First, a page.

Deng Xiaoping

We Shall Concentrate On Economic Development


Published: September 18, 1982
Translated by: Unknown
Source: Deng Xiaoping Works
Transcription for MIA: Joonas Laine


We have just held the Twelfth National Congress of the Communist Party of China. Thanks to that congress, the political situation in our country will be more stable than ever before. This will make it possible for us to concentrate all the more on economic development.

The objective set at the Twelfth National Congress is to quadruple the gross annual value of industrial and agricultural output in 20 years, starting from 1981, that is, by the end of the century. We shall achieve this objective in two stages. In the first ten years, we shall lay a solid foundation and in the second, develop at high speed. Our strategic priorities will be first, agriculture; second, energy resources and communications; and third, education and science. I think the third priority is crucial. We cannot succeed without skilled personnel and knowledge. A grave mistake of the “cultural revolution” was that for ten years it made it impossible to train people. Now we should lose no time in developing education.

At the Twelfth National Congress comrades who had made mistakes were handled with circumspection. After the downfall of the Gang of Four, the comrade in charge of the work of the Central Committee at the time clung to a “Left” political line and put forward a wrong ideological line known as the “two whatevers”. As I have said before, if Chairman Mao had still been around, he would never have accepted that line, because it was not in conformity with Marxism-Leninism and Mao Zedong Thought. For one thing, if the “two whatevers” had been followed, I would never have come back to work. I came back in July 1977, nine months after the Gang of Four had been smashed. It was then that I was allowed to attend the meetings of the Central Committee. After my return, I put forward the idea that the essence of Mao Zedong Thought was seeking truth from facts, and that gave rise to a debate about whether practice is the sole criterion for testing truth. At the time, some people opposed the debate. In June 1978 I delivered a speech about this ideological line at an all-army conference on political work. Later, when I was on my way back from a visit to your country, I made similar speeches in the three provinces of Northeast China [Heilongjiang, Jilin and Liaoning].

After about one year of debate, at the end of 1978 we convened the Third Plenary Session of the Eleventh Central Committee. At that session we criticized the idea of the “two whatevers” and put forward instead the slogan “We must emancipate our minds and use our heads.” We declared that we had to integrate theory with practice and proceed from reality in everything we did, affirmed that practice was the sole criterion for judging truth and reestablished the ideological line of seeking truth from facts. It was after we resolved the question of the ideological line that we were able to formulate correct new policies. These include, above all, the policy of shifting the focus of our work to economic development, but also rural policies, policies on foreign relations and a complete set of policies on building socialism.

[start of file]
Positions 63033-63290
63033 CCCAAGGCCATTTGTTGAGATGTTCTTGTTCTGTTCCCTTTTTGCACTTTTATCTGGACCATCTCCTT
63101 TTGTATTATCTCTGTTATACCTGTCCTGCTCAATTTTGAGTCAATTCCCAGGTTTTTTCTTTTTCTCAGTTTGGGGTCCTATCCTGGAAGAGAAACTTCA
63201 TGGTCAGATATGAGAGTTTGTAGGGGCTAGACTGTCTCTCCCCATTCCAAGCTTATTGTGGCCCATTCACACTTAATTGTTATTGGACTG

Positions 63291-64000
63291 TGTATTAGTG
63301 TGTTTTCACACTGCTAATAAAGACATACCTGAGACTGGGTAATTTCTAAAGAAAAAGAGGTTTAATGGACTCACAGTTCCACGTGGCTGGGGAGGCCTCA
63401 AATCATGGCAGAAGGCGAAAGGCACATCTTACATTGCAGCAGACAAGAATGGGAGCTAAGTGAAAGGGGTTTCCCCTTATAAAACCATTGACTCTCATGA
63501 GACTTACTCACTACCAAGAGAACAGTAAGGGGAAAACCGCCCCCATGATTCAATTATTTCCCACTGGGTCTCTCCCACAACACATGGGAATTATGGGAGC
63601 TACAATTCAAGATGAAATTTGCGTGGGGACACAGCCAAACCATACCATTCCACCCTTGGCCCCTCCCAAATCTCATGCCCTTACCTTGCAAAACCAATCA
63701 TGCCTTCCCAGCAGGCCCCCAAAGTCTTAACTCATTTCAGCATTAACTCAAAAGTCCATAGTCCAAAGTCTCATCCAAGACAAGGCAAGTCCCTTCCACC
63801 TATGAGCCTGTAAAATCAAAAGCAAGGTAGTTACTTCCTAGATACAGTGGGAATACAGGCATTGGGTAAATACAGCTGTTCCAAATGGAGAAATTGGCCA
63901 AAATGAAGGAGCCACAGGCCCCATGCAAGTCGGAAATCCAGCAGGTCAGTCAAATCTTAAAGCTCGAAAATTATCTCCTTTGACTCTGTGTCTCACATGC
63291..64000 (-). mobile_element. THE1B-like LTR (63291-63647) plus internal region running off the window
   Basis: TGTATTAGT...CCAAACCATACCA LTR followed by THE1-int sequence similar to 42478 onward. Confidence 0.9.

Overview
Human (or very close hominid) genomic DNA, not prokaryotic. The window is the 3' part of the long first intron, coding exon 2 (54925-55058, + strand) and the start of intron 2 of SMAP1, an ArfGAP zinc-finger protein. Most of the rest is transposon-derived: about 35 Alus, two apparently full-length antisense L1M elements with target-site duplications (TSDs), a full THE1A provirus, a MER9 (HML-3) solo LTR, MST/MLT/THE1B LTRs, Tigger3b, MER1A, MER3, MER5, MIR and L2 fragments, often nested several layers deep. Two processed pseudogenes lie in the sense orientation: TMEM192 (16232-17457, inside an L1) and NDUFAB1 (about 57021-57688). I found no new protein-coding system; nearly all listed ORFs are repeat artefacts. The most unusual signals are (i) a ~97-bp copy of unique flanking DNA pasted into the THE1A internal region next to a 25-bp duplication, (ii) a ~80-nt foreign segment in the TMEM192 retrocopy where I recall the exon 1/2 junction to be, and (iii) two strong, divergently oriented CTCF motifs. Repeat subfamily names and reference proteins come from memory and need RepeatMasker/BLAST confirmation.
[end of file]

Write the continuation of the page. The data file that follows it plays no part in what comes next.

Wherever I went in the three northeastern provinces, I stressed the need to concentrate on economic development. In a country as big and as poor as ours, if we don’t try to increase production, how can we survive? How is socialism superior, when our people have so many difficulties in their lives? The Gang of Four clamoured for “poor socialism” and “poor communism”, declaring that communism was mainly a spiritual thing. That is sheer nonsense! We say that socialism is the first stage of communism. When a backward country is trying to build socialism, it is natural that during the long initial period its productive forces will not be up to the level of those in developed capitalist countries and that it will not be able to eliminate poverty completely. Accordingly, in building socialism we must do all we can to develop the productive forces and gradually eliminate poverty, constantly raising the people’s living standards. Otherwise, how will socialism be able to triumph over capitalism? In the second stage, or the advanced stage of communism, when the economy is highly developed and there is overwhelming material abundance, we shall be able to apply the principle of from each according to his ability, to each according to his needs. If we don’t do everything possible to increase production, how can we expand the economy? How can we demonstrate the superiority of socialism and communism? We have been making revolution for several decades and have been building socialism for more than three. Nevertheless, by 1978 the average monthly salary for our workers was still only 45 yuan, and most of our rural areas were still mired in poverty. Can this be called the superiority of socialism? That is why I insisted that the focus of our work should be rapidly shifted to economic development. A decision to this effect was made at the Third Plenary Session of the Eleventh Central Committee, and it represented an important turning point. Our practice since then has shown that this line is correct, as the whole country has taken on an entirely new look.

Between the Third Plenary Session of the Eleventh Central Committee and the Twelfth National Congress, we have blazed a new path: concentrating on economic development.

(Excerpt from a talk with Kim I1 Sung, General Secretary of the Central Committee of the Korean Workers’ Party, while the two men were on their way to Sichuan Province.)